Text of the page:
It seems to be à la mode these days for media outlets to appoint inept political has-beens called George to senior positions, so Gabrielquotes is delighted to announce its new Editor-in-Chief, Sir George Campbell MP, lately of the Bengal Civil Service. He brings to this new role a whole raft of important qualifications, such as deep knowledge of the ills of Mohameddanism; having visited America on one, relatively recent, occasion (1879); and much much more.
Oh, sorry, what’s that George Osborne? You’re envious and want a go too? OK. You can have a quick song, but then we have to get on with the blog.
The UK’s equivalent of 24
It’s never a good sign when a newspaper article has to explain simple concepts in sensational terms. Nor is it a good sign when a newspaper can only explain something happening in Britain by comparing it to better-known things happening in the United States (I visited there in 1897 you know! -Ed.)
So it was a little surprising to read the following sentence in The Guardian:
The National Crime Agency, the UK’s equivalent of the FBI, took the unusual step of confirming its investigation…
As it happens, the comparison is entirely inaccurate (the FBI has a huge range of functions ranging from national security, ie. MI5, through to prosecuting inter-state mail fraud, ie. your local copper), but that in no way means that life as an agent in the National Crime Agency is in anything but the fast lane.
For instance, the organisation is currently recruiting an employment lawyer…
When the ’phone of Jack Bower QC rings at 11pm, something tells him he’s in for a long night. NCA is facing its biggest challenge yet: a new EU directive on sick pay threatens to cause chaos and panic [in the human resources unit]. With only twenty-four hours to go before the legislation comes into force, can Agent Bower get an interim injunction in time?
We all know how annoying it is to be in a public toilet and find that there’s no paper left.
So it’s great news that the Beijing city council has taken stern action against the rising tide of toilet paper hoarders (also known as bog hogs), in the form of a massive surveillance operation.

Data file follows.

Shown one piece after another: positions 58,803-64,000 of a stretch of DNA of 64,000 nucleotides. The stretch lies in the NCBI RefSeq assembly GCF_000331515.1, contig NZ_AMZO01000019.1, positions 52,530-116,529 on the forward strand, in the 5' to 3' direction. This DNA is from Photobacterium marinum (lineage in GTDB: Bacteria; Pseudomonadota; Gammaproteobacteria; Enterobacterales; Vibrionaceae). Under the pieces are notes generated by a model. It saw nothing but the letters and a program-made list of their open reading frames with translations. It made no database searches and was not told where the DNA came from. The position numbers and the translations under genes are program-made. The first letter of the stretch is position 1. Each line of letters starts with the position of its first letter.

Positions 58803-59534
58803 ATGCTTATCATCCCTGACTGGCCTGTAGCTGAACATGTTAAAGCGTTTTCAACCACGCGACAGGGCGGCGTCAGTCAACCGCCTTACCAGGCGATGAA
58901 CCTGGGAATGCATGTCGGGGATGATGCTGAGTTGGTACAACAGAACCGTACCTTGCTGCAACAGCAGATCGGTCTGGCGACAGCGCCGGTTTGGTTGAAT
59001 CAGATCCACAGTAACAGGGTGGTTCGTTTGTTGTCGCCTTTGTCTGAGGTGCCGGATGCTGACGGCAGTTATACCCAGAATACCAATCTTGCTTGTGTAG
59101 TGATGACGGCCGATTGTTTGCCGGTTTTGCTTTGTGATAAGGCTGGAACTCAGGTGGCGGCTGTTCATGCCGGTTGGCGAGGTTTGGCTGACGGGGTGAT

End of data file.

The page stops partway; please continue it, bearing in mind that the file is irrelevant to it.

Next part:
According to reporters:
Those in need of paper must stand in front of a high-definition camera for three seconds, after removing hats and glasses, before a 60cm ration is released. Those who come too often will be denied, and everyone must wait nine minutes before they can use the machine again.
While it’s a little odd that China safeguards its loo roll more assiduously than it safeguards its democracy, I’m sure this will be welcome news to the bladders of Beijing’s citizens.
Article 50 update
The European Union (Notification of Withdrawal) Act 2017 got its royal assent a week ago, but Theresa May has held off excising her power to invoke Article 50. She’s told the country that she will trigger it by the end of the month, making this period subject to one of the most significant trigger warnings in history.
The government’s latest plan for a red, white and blue Brexit is to haul in Britain’s anchor and let the country float off around the world, searching the high seas for new partners to trade with, Mortal Engines-style.
No wonder they’re worried about obesity: it’s sink or swim time, Brits! A competition to name this new floating Britain recently decided it should be called Country McCu (And, move on again. -Ed.)
Smile you’re on the World Happiness Index
What seems like about three times per year, a story appears in newspapers about some ‘annual’ (I swear it happens more than that) survey of “the world’s happiest country”, and people look at it with mild interest for about three minutes, then realise it must be bollocks, methodologically speaking, and move on with their drab, wretched lives, not as bitter about not living in Vanuatu or New Zealand or Argentina as the researchers would have wished.
This year’s/ quarter’s annual index reveals Norway to be the happiest place in the world, closely followed by Denmark and Iceland (whose top-three place no doubt owes a lot to its special offer on fish fingers this week).
The bottom ten countries – out of 155 – include Guinea, Syria (Which is not bottom! I knew all those refugees were just faking it! -Ed.) and Yemen, and I’m sure it’s just pure coincidence that most of them are failed or semi-failed states dwarfed by the task of clearing up the mess they were left by various Western empires.
The “veritable procedural imbroglio” of Gabriel Webber v Cabinet Office continues a[very slow]pace, with at least two things happening in the last four months.
First, the Cabinet Office’s barrister, glamorous Matthew Hill of Hillsborough inquest fame, has filed a second appeal in the government’s attempt to have the decision overturned. His main ground is the somewhat whingy “it’s not fair that we forgot to take part the first time round so pls can we have a second bite at the cherry kthx”, and he made the following rather witty introduction:
There is a lengthy and unfortunate procedural history to this matter. This is set out in some detail in the hope – possibly forlorn – that it will assist rather than hinder an understanding of this application.
There followed a comprehensive summary of the whole saga, running back to June 2014. The fact that the lengthiness and unfortunateness of the history is entirely the Cabinet Office’s fault, Matthew Hill chose not to mention…
The judiciary is having none of it, however. Upper Tribunal Judge Wikeley has indicated that he is likely to find against the government on my separate appeal, and restore the original decision, thus resetting matters to how they were, er, a year ago.
I’ll keep you posted over the next few decades.